Lifestyle is a term generally applied to the way we live and its effect on our health. Lifestyle includes the number of hours we work, the amount we sleep, the foods we eat, the alcohol other beverages we drink, the tobacco we smoke, the amount we party, the time we spend with our family, the amount of stress we place in our own lives, how much we exercise and more. Our respective lifestyles have some unique components, as well as some common elements that cross cultural boundaries. Most of us want a lifestyle that ultimately promotes mental and physical well-being.
Men who choose to have vasectomy, most often, but not always, have chosen a lifestyle that involves children. Again often, but not always, my patients tend to be fairly healthy, with a stable routine, at least a moderate amount of exercise, and a reasonable diet. They tend not to smoke or party to excess. Children are commonly regarded as a stabilizing factor in one’s life.
So, is there any change in lifestyle after vasectomy? Maybe not directly. But, for some people, the ability to take control over their reproduction improves things. Let’s face it, children require your attention, your time, and your energy. They can be source of pride, of joy, of humor, but they are also, at times, a source of conflict and they are expensive. For many families the ability to be able to reasonably forecast their family obligations and expenses is a major advantage. It affords an ability to set aside and plan for education, to plan for vacations as well as purchases.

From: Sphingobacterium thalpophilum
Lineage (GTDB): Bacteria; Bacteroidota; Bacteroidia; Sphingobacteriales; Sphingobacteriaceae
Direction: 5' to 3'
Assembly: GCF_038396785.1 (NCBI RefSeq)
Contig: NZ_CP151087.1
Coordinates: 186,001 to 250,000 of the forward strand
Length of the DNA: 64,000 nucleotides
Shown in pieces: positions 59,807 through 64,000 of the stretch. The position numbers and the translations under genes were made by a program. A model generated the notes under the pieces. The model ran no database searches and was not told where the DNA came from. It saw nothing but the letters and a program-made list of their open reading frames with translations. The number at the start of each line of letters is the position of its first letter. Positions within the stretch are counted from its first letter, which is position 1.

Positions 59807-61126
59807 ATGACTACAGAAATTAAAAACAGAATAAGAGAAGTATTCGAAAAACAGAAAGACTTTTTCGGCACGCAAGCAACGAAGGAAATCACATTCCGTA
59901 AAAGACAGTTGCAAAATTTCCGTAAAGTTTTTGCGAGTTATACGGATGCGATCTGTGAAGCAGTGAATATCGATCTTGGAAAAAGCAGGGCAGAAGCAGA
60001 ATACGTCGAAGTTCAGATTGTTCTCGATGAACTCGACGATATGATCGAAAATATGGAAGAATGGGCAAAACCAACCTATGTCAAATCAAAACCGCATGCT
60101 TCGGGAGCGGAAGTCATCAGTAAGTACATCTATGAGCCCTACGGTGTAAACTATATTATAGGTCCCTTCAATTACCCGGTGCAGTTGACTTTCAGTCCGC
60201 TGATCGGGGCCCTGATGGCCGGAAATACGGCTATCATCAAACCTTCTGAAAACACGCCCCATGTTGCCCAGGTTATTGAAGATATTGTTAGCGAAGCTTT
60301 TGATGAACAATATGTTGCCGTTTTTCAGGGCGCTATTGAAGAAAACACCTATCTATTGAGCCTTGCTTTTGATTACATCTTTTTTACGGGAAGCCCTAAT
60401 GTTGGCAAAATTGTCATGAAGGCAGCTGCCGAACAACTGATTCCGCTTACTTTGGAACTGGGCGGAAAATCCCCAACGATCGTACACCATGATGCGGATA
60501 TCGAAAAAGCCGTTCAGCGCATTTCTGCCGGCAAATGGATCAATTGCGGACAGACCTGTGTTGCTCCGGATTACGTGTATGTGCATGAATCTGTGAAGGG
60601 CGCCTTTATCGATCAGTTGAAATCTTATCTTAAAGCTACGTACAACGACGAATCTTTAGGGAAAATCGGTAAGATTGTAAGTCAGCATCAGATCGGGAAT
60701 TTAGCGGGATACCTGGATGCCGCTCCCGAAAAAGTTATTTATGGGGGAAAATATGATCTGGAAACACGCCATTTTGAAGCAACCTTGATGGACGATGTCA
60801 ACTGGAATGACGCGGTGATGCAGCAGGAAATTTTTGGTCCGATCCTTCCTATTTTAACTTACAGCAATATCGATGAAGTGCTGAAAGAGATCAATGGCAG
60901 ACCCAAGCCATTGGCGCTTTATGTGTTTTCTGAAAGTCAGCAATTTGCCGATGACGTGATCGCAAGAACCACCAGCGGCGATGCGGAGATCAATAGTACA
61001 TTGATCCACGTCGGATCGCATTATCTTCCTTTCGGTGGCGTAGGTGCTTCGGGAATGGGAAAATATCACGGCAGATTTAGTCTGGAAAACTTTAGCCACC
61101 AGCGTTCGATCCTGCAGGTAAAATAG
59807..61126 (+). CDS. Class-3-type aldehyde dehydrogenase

Are there any other lifestyle changes? Probably the biggest change concerns sex, specifically its spontaneity. The act of sex itself is very similar after vasectomy. The sensation of ejaculation is essentially unchanged; the only thing missing from the ejaculate is the sperm. Erections are also not affected by vasectomy and the procedure itself has no direct effect on libido or sex drive.
But the spontaneity of sex is different. People formerly burdened by the need to “be careful” and “make sure” are liberated after vasectomy to have “worry free” sex with their partners. Some patients even report that their sex life comes back after their procedure. They simply have more and better sex, without the apprehension. That lack of worry sometimes actually also improves the desire for sex both in the man and his partner.
This guest post was written by Dr. Eric K Seaman
. Dr. Seaman is a urologist in Northern NJ; he is an expert on male fertility. Dr. Seaman has performed thousands of vasectomies as well as vasectomy reversals; he is the founder and director of the Center for Vasectomy, Vasectomy Reversal and Male Fertility.